Session Time: 4:30pm-6:00pm
Presentation Time: 5:18pm-5:30pm
The mechanism of immune tolerance after successful hematopoietic stem cell transplantation is not fully understood. Both central (clonal deletion) and peripheral (anergy, Treg, Tr1) mechanisms are possible. In this study, we tested these mechanisms after unrelated cord blood transplant (UCBT) in the GvH direction. Methods 7 patients (age 1m to 9y) with non-malignant diseases were transplanted and enrolled on a reduced intensity conditioning (RIC) trial (NCT01852370). 5 patients were off immunosuppression therapy (IST) with no GVHD had fully immunocompetent while 2 had either limited or recently resolved GvHD and were still on IST when studied. Donor T cell chimerism was a median 97%. Purified T cells responses to host APCs were measured by mixed lymphocyte reaction (MLR) and cytotoxic lymphocyte (CTL) reaction, along with cytokine secretion profiling. To track the fate of host-reactive T cell clones, TCRß repertoire was analyzed using ImmunoSEQ. To identify the key mechanisms of tolerance, we depleted Tregs with Ontak treatment prior to MLR and CTL reactions. Involvement of Tr1 or anergy was examined either by blocking IL10R or by adding low dose IL2, respectively. Results and Discussion: In patients with clinical tolerance, there was no significant proliferative or cytotoxic T cell response towards host APC while T cells responded vigorously to 3rd party APC (Fig1). Similarly, cytokine profiles revealed recipient-specific non-responsiveness (Fig1A), fulfilling a critical tenet of tolerance in three independent assays. In addition, tracking TCRß clonal profiles revealed the disappearance of recipient-specific T cell clones that were identified from the cord blood graft itself pre-UCBT (Fig1C). There was no indication of Treg or Tr1 involvement in sustaining tolerance. In summary, the rapid acquisition of immune tolerance in the GvH direction post-UCBT on our RIC clinical trial is characterized by hypo-reactivity towards host APC. The proliferation, cytotoxicity, cytokine secretion and ImmunoSEQ data suggest that host-specific clonal deletion is a significant mechanism of tolerance.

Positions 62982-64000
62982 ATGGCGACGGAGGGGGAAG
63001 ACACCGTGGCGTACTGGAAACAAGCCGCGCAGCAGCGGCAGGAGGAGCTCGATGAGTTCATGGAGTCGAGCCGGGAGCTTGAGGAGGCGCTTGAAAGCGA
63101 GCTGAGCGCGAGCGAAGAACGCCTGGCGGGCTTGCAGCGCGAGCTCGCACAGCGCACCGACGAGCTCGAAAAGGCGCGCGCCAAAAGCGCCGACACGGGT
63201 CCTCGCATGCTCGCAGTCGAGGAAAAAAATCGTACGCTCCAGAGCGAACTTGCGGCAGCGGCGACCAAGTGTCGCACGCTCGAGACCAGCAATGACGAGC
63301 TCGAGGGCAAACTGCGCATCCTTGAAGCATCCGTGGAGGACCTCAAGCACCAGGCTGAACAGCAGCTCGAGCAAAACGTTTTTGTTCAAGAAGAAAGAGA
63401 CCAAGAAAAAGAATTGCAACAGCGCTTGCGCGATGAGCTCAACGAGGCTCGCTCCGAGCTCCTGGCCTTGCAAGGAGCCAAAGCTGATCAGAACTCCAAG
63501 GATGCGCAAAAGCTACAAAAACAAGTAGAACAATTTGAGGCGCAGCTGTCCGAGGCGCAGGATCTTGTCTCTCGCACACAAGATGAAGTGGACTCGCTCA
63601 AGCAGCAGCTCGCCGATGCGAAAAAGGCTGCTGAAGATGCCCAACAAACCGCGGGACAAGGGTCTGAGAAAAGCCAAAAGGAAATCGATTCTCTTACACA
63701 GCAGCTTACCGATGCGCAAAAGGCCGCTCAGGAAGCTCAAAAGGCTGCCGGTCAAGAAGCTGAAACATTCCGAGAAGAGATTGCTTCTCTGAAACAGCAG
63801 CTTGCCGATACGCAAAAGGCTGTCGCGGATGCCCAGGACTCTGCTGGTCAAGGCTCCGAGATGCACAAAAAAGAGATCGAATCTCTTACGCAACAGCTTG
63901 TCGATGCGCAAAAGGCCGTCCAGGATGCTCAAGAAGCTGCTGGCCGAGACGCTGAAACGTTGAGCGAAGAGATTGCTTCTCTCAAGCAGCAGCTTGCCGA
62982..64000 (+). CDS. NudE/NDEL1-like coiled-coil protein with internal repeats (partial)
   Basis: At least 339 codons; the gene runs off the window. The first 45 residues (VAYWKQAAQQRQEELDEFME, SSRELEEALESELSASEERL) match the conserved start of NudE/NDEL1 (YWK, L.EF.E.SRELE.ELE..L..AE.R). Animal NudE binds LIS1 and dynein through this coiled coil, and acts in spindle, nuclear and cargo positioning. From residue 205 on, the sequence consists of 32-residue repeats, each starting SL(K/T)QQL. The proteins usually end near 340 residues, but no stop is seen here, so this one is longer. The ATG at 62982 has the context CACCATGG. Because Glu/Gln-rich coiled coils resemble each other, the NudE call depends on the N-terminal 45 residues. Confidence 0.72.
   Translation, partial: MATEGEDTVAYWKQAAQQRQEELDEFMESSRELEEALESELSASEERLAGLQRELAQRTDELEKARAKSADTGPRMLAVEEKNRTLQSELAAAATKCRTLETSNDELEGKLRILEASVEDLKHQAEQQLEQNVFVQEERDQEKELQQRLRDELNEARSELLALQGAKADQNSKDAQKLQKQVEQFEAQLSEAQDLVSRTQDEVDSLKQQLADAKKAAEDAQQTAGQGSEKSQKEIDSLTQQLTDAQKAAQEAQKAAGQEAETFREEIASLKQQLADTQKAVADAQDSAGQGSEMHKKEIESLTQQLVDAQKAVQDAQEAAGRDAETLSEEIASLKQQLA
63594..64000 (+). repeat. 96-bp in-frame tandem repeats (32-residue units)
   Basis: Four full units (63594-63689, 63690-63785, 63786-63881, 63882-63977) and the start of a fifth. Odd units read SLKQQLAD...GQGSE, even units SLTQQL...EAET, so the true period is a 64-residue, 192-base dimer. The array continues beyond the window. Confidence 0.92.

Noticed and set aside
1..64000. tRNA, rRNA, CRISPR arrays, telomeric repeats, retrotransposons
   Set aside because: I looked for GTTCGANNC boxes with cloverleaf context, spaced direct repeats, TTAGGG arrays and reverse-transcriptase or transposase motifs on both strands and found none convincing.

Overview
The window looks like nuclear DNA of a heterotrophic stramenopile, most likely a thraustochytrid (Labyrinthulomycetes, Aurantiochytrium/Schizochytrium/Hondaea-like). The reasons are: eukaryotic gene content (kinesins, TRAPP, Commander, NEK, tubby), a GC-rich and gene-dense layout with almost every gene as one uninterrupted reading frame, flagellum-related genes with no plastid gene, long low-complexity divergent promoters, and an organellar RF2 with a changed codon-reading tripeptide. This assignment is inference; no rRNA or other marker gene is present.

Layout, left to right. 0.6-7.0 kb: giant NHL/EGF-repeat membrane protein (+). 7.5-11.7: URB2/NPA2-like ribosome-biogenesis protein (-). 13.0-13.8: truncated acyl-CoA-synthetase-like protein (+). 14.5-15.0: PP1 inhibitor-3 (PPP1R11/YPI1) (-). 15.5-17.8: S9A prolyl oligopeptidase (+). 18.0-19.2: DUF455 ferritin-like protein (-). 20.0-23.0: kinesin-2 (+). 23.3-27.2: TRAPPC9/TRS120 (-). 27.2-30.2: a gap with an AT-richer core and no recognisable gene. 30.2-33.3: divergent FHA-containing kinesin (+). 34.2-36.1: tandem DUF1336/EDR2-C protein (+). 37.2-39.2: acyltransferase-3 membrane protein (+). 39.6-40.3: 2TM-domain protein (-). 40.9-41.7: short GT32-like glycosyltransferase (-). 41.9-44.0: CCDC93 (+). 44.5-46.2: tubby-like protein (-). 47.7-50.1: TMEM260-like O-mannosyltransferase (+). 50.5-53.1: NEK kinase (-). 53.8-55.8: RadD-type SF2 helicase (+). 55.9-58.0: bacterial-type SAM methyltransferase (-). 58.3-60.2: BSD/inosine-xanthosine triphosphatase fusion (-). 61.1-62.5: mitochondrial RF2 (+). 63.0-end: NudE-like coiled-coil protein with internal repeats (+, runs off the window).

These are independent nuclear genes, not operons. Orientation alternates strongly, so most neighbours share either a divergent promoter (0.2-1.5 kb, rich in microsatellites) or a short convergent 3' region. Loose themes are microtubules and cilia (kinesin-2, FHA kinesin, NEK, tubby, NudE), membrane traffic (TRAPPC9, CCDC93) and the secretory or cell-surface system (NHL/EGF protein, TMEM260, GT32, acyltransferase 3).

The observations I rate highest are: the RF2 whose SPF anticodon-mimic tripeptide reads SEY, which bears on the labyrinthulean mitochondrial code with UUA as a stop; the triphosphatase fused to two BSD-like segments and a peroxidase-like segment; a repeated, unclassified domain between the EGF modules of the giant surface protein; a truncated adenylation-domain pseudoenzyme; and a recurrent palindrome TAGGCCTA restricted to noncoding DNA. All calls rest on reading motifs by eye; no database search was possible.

CITATION INFORMATION: Szabolcs P, Chen X, Hill M. Dominant Role of Clonal Deletion in Achieving Immune Tolerance After Unrelated Cord Blood Transplantation. Am J Transplant. 2017;17 (suppl 3).
To cite this abstract in AMA style:Szabolcs P, Chen X, Hill M. Dominant Role of Clonal Deletion in Achieving Immune Tolerance After Unrelated Cord Blood Transplantation. [abstract]. Am J Transplant. 2017; 17 (suppl 3). https://atcmeetingabstracts.com/abstract/dominant-role-of-clonal-deletion-in-achieving-immune-tolerance-after-unrelated-cord-blood-transplantation/. Accessed August 14, 2020.
« Back to 2017 American Transplant Congress